This morning I awoke and as I usually do, I checked my e-mail on my phone. One of my messages happened to be from Facebook. Instead of informing me that I had been tagged in a picture or that someone was requesting to be my friend, the e-mail detailed that my Facebook account had been logged into from a computer that had never accessed my account before. It instructed me to log in as soon as possible and answer a couple of questions on whether the source that attempted to log in was legitimate or not.
Last Thursday I had the opportunity to attend Dierks Bentley’s “Country and Cold Cans” tour as it made a stop in Missoula. With the Eli Young Band as his main opening act, I had the date circled on my calendar for a long time.
About ten minutes later, it was my turn to meet Dierks. While walking up to him I composed myself and tried to block out the adult liquids that were in my system. I initiated the conversation.
DIERKS: Hi Brent, I’m Dierks. (Yes, even though I addressed him by his name initially, he said it again…mildly awkward).
**PICTURE IS TAKEN**
ME: Thanks for coming to Missoula. Did you end up hiking the M today? (I asked this because earlier in the day he had sent out the following tweet: good morning Missoula! so many possibilities today..hike the M, go fishing, take the jeep and a banjo into some back country,…).
DIERKS: Actually I didn’t get around to it. I ended up taking my jeep up Rattlesnake Rd.
ME: That’s awesome. That is where I live!
DIERKS: You are lucky. Beautiful country up there.
ME: Thanks for doing this Dierks.
DIERKS: No problem buddy.
Over the past six months or so, the Willy Wonka memes have taken over Facebook and the internet. I am sure you have all seen what I am talking about…there is a picture of Willy Wonka (from the old movie in 1971, not Johnny Depp) leaning his head on his hand decked out in his candy man costume with a creepy smile that would scare any parent with young kids. In the picture there is text at the top that says something that usually starts with “Oh, so you…….” and then at the bottom there is a sarcastic punch line. The jokes are a play on the real personality of Willy Wonka in the actual movie but usually make fun of present social norms. Many of them are really funny.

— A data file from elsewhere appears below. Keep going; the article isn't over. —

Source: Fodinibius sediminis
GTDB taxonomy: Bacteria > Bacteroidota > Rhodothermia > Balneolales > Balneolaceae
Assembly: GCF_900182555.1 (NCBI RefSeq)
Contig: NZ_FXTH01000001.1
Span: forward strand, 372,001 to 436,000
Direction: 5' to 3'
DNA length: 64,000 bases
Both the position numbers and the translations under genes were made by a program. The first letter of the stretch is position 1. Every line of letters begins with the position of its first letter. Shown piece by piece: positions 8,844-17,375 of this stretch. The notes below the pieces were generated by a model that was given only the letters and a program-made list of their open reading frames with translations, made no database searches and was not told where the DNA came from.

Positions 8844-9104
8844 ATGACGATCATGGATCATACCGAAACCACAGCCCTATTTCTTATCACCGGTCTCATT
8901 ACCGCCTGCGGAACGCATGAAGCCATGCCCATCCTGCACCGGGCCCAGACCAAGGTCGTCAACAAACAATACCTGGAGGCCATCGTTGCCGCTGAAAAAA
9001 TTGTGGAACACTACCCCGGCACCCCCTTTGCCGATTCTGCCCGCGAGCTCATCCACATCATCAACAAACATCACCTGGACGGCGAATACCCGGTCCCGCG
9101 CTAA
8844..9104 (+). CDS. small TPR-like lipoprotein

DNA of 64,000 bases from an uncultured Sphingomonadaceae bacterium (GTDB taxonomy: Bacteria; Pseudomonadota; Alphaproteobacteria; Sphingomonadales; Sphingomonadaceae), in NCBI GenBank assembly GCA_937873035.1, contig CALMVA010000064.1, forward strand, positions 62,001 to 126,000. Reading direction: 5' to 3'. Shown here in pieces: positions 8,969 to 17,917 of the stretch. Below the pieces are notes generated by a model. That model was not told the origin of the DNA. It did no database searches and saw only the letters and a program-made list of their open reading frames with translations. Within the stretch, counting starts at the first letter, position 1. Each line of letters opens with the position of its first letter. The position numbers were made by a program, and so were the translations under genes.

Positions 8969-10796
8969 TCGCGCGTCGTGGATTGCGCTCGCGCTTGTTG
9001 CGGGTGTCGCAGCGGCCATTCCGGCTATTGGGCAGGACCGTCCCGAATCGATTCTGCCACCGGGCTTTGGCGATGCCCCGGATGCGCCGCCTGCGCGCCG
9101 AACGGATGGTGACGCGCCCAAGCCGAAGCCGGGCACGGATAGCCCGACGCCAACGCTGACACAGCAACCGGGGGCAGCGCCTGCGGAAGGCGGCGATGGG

But honestly, using “K” in texts is bush league. Have the respect for the other person to at least give them an “okay.” At the bare minimum, double up and give your text recipient a “kk.” If you do decide to do the unthinkable, at least have the decency to give the person a capital K with a period at the end (i.e. “K.”). Using “k” is just a slap in the face.
It is cliché and unoriginal so perhaps I should try to cut back a little bit. What I think Wonka should have done though is call out the people who tweet lyrics and butcher them. Nothing is more annoying than incorrectly tweeting lyrics, in fact, it should result in the loss of Twitter privileges.
Thank you Condescending Wonka for bringing a little bit of humor and sarcasm into my life. Don’t get too comfortable around me though, I can tolerate reading your tweets but please save me the eye sore and get the hell off of my news feed. Don’t Blink.